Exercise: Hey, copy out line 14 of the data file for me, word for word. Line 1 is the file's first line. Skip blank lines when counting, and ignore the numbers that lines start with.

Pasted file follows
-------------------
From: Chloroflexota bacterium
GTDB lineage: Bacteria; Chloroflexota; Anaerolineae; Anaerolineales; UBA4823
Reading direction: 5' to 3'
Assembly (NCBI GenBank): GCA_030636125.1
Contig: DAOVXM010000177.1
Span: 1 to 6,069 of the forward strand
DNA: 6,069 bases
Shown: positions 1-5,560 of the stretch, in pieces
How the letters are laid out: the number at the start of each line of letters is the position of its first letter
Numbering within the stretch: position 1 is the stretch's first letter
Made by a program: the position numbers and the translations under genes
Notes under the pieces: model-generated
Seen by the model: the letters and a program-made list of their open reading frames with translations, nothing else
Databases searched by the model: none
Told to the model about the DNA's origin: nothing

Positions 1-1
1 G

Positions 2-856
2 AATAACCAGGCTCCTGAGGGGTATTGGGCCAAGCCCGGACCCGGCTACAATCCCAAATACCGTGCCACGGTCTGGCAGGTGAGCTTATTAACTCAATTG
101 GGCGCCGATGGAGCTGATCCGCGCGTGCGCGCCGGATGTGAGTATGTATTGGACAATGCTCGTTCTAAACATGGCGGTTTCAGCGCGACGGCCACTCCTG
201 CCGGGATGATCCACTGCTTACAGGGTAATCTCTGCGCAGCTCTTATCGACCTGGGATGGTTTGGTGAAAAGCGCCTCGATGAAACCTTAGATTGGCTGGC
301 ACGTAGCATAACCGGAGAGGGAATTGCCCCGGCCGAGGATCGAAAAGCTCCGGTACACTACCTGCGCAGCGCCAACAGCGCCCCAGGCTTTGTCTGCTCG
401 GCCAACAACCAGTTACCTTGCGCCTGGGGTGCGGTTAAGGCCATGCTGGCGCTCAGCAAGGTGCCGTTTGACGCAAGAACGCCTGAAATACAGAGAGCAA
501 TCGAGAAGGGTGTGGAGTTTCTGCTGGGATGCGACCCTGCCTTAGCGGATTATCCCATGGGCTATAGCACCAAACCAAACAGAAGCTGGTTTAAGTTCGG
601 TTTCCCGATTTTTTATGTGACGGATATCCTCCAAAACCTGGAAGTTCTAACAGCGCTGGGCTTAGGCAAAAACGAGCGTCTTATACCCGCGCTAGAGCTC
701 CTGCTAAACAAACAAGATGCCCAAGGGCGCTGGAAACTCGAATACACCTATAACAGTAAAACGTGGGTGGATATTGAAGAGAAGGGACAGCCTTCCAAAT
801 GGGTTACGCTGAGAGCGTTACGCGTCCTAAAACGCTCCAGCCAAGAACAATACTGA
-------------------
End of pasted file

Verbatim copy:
Databases searched by the model: none